Mike Short is Chief Scientific Adviser at the Department of International Trade. Previously he held many very senior roles in the telecommunications industry, latterly in Telefonica/O2, as well as playing the key role in the formation and development of GSM Association as the lead organisation driving the adoption of digital mobile communications standards globally.
What was your motivation to support Trillium II, including becoming our first Ambassador?
Mike sees the world of digital health and care as entering a period of very rapid change, offering huge patient benefits and helping to overcome real skills shortages. No longer is a digital health intervention appropriate just in one country, or even in one region, such as the EU; increasingly, successful digital health and care services are global. At the same time some individual organisations – even very large ones – may see short-term economic benefits in operating walled gardens, preventing service interoperability outside those walls. He therefore sees the role of Trillium II as a vital counterweight to this drive: by showing the way with a single worldwide standard summary health record with globally recognised HL7 FHIR standards, Trillium II can be a catalyst to promote interoperability and thus support better access to prevention, diagnostics and care records, in that global change he is seeing.
Where does Trillium II fit into this broader process?
Clearly the International Patient Summary is not sufficient to make that change happen on its own – once the concept is widely accepted though, it will provide the basis on which we can work out how best to share data, how to handle approvals, and how to make significant parts of more systems resilient and interoperable. Patient centred data access also needs to be in the mix.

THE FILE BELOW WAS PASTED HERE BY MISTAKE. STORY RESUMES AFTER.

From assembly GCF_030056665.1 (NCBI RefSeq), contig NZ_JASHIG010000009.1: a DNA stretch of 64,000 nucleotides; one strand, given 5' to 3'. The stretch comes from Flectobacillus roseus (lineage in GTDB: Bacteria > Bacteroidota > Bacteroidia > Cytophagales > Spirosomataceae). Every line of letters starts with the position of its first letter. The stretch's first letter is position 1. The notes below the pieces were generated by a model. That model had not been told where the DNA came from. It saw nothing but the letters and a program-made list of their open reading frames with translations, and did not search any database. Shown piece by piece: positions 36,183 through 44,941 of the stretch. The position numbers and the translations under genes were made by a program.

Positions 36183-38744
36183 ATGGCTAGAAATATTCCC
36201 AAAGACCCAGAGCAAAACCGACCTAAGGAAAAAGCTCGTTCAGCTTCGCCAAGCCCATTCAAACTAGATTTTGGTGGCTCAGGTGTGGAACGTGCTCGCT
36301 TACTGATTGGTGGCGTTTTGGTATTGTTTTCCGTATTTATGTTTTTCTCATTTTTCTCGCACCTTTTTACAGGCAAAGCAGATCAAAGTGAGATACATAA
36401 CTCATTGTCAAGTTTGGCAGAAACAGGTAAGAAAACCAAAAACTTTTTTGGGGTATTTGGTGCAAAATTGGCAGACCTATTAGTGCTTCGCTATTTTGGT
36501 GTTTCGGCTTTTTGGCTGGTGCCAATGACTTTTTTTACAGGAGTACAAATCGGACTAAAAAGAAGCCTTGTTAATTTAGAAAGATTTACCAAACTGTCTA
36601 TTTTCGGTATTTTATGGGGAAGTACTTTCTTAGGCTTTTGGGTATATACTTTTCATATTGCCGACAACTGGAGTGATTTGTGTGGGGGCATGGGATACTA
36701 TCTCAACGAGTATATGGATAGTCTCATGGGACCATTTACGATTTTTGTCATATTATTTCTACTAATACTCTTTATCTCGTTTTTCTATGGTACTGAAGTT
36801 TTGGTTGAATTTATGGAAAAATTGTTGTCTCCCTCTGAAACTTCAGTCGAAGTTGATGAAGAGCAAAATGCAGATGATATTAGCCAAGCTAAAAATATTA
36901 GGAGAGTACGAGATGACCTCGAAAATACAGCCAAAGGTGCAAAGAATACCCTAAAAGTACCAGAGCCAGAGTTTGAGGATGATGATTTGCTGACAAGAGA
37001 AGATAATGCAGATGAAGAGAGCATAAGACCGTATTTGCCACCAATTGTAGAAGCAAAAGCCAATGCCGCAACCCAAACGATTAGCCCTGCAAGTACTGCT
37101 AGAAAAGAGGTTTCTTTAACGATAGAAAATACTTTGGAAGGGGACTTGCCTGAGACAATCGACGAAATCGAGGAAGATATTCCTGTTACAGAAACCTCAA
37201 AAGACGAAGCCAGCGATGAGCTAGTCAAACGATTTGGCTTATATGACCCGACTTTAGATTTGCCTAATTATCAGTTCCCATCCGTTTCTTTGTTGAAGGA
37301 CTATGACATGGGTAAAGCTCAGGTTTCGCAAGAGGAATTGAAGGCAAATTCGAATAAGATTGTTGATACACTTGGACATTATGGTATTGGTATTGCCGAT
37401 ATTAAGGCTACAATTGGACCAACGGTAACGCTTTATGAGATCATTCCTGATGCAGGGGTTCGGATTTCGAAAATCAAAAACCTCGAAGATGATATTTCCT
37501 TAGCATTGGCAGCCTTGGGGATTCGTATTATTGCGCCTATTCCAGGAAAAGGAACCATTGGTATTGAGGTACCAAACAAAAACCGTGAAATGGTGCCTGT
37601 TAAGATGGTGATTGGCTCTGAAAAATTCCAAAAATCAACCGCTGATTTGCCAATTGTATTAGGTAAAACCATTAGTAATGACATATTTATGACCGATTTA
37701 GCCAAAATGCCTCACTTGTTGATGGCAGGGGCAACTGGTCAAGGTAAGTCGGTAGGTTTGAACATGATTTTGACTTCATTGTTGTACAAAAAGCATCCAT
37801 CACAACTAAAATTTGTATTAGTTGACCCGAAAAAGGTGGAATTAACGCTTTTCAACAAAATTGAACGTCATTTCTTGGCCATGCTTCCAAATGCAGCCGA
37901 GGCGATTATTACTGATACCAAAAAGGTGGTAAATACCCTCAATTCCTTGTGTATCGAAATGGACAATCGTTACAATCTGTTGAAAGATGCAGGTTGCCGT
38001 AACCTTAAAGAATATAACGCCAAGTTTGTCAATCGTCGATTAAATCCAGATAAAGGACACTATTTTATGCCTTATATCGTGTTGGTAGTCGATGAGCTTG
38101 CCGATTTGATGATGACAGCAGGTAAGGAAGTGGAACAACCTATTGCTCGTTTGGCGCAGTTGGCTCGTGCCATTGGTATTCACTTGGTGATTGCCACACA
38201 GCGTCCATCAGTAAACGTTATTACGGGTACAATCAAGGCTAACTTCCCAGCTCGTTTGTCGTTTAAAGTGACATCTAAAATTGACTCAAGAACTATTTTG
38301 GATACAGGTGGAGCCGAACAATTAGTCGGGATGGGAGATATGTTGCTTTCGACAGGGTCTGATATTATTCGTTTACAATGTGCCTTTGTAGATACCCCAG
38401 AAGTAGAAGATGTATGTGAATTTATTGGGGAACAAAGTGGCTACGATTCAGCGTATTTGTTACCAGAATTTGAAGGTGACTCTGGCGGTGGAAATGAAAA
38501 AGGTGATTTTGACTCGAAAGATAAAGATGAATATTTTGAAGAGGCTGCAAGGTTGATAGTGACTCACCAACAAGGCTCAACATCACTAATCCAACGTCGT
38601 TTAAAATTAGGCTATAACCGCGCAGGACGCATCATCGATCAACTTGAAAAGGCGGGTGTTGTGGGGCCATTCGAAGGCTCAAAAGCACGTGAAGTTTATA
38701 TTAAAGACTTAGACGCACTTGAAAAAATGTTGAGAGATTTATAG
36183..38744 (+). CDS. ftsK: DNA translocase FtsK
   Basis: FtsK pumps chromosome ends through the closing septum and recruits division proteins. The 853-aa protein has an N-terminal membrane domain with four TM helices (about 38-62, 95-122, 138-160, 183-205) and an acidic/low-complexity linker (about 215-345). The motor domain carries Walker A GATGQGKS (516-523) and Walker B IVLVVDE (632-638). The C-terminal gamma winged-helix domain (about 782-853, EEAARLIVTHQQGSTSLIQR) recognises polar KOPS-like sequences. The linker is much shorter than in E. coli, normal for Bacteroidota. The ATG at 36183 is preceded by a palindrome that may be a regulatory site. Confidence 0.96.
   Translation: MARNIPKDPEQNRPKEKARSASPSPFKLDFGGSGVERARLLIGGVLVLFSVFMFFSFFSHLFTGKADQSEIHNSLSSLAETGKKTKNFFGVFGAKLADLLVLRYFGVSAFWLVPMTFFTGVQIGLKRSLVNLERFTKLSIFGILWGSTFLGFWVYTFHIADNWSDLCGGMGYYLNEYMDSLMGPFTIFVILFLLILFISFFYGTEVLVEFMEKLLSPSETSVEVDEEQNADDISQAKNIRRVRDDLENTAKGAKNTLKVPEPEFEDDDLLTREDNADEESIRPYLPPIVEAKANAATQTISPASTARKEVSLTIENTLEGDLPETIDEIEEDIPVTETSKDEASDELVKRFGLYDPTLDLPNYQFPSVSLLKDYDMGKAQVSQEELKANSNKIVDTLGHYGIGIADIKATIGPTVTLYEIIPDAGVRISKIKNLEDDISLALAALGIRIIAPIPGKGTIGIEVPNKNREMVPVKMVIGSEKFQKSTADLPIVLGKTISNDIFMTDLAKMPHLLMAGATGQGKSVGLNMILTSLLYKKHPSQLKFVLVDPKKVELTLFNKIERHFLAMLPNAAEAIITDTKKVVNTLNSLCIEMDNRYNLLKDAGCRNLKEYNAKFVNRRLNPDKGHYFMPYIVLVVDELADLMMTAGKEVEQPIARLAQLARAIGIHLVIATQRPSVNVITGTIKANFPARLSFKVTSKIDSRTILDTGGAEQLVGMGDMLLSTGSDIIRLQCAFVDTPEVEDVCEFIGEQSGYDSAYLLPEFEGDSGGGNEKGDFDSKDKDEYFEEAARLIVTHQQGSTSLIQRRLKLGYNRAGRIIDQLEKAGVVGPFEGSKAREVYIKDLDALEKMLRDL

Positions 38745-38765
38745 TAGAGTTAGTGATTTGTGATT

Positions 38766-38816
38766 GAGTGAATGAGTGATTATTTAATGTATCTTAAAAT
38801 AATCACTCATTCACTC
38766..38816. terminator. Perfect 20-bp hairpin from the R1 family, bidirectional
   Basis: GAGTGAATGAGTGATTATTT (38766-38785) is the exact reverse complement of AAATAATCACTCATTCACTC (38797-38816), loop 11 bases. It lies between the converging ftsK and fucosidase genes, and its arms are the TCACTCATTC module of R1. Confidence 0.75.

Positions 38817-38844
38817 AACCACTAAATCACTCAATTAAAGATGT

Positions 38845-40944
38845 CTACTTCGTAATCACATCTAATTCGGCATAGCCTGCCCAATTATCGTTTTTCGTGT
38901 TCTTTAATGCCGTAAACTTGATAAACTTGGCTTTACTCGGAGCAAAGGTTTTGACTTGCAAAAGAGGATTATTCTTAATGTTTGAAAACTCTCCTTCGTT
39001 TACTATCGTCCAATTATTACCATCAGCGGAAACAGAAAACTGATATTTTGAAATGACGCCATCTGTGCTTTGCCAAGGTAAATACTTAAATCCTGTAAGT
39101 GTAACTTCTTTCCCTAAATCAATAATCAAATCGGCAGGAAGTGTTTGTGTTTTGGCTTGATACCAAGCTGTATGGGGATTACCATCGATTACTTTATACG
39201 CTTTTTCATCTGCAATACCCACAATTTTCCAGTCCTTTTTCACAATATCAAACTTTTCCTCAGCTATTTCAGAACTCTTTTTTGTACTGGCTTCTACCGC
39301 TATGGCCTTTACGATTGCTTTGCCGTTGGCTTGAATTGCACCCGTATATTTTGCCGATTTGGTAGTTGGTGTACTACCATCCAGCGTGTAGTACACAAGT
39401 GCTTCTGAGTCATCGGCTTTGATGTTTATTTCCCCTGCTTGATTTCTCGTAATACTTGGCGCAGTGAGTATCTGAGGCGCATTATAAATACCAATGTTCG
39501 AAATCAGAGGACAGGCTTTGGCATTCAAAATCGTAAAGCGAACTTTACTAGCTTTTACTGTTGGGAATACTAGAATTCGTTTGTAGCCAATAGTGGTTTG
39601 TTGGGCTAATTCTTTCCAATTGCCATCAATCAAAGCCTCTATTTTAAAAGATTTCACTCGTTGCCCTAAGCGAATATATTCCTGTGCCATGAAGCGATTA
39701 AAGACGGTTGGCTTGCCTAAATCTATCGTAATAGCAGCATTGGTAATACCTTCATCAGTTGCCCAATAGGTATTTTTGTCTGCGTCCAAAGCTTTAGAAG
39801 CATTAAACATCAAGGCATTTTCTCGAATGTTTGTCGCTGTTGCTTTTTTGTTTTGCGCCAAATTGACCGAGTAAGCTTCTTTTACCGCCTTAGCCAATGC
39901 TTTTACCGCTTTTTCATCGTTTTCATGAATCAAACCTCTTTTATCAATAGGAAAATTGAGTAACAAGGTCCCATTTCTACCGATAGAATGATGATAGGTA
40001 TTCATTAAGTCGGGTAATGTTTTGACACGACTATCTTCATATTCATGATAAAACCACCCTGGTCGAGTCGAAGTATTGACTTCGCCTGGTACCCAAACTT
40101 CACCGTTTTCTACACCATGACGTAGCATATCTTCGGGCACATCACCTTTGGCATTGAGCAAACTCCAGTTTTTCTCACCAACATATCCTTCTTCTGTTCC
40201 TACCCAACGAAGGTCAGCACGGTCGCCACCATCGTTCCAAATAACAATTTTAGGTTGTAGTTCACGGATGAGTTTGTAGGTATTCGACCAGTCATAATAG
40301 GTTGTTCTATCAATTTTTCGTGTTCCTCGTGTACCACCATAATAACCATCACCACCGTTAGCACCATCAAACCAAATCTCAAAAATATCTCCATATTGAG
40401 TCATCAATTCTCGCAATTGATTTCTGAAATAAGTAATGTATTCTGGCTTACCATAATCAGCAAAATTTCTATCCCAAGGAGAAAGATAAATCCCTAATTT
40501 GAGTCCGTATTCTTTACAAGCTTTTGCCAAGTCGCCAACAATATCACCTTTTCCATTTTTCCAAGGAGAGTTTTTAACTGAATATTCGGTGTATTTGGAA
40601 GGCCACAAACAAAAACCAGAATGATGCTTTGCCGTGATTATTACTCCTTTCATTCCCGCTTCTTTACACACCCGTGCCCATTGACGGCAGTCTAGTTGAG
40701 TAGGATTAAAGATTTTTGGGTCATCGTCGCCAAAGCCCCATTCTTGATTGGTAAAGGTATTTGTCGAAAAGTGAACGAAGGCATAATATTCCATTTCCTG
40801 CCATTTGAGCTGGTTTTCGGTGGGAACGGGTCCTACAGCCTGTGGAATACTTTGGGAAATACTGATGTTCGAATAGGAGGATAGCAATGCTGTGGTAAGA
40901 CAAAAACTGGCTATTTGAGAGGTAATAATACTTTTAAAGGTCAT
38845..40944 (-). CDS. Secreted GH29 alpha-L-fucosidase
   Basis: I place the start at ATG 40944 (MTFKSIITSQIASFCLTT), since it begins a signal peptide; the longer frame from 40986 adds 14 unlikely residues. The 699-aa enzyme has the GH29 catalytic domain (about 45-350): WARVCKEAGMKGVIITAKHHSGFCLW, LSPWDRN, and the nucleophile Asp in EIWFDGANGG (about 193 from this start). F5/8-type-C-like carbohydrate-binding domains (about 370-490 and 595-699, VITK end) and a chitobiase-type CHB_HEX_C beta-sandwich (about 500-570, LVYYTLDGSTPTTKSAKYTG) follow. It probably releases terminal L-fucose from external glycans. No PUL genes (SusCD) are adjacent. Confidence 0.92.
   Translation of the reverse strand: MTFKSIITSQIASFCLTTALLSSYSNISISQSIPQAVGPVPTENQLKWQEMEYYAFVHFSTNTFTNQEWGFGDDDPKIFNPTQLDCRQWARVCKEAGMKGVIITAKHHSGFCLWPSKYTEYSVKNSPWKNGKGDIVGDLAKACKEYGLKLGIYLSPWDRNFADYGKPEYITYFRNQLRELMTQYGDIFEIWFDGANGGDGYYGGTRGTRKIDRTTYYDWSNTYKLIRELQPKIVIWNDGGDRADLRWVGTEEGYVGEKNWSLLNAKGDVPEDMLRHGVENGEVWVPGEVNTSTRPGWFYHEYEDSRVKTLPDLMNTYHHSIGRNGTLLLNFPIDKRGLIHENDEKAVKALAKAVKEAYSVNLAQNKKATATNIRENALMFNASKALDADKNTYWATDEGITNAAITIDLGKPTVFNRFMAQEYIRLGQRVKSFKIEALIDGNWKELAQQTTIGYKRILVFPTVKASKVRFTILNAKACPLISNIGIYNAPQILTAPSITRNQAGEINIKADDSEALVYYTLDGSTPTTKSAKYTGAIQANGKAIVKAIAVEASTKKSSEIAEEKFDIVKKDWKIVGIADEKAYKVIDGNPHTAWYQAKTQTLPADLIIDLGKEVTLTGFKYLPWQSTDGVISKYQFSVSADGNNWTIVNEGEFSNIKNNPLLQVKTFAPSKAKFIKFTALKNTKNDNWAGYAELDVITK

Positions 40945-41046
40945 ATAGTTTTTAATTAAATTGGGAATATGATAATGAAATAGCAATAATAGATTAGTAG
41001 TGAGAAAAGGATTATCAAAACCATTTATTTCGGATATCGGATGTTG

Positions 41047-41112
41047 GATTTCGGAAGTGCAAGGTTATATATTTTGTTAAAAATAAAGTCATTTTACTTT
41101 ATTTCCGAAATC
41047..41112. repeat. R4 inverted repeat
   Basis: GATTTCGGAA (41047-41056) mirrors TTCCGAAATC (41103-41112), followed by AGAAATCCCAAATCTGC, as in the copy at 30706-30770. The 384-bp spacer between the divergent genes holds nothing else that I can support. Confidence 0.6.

Is there a special reason for promoting EU involvement in Trillium?
These systems need to work at scale to be cost effective. Mike also makes the point that the FDA in the USA is seen as working more closely with Digital businesses, as reflected, for example, in the fact that almost twice as many Health apps have FDA approval as Medical Devices than have CE certification in the EU (as Medical Devices under the MDD/MDR).
This suggests the importance of promoting Trillium II to app developers and systems integrators is a way in which their apps will be usable in both the EU and the USA.
 See https://apps.healthskouts.com/ as EUDAMED has yet to come into force.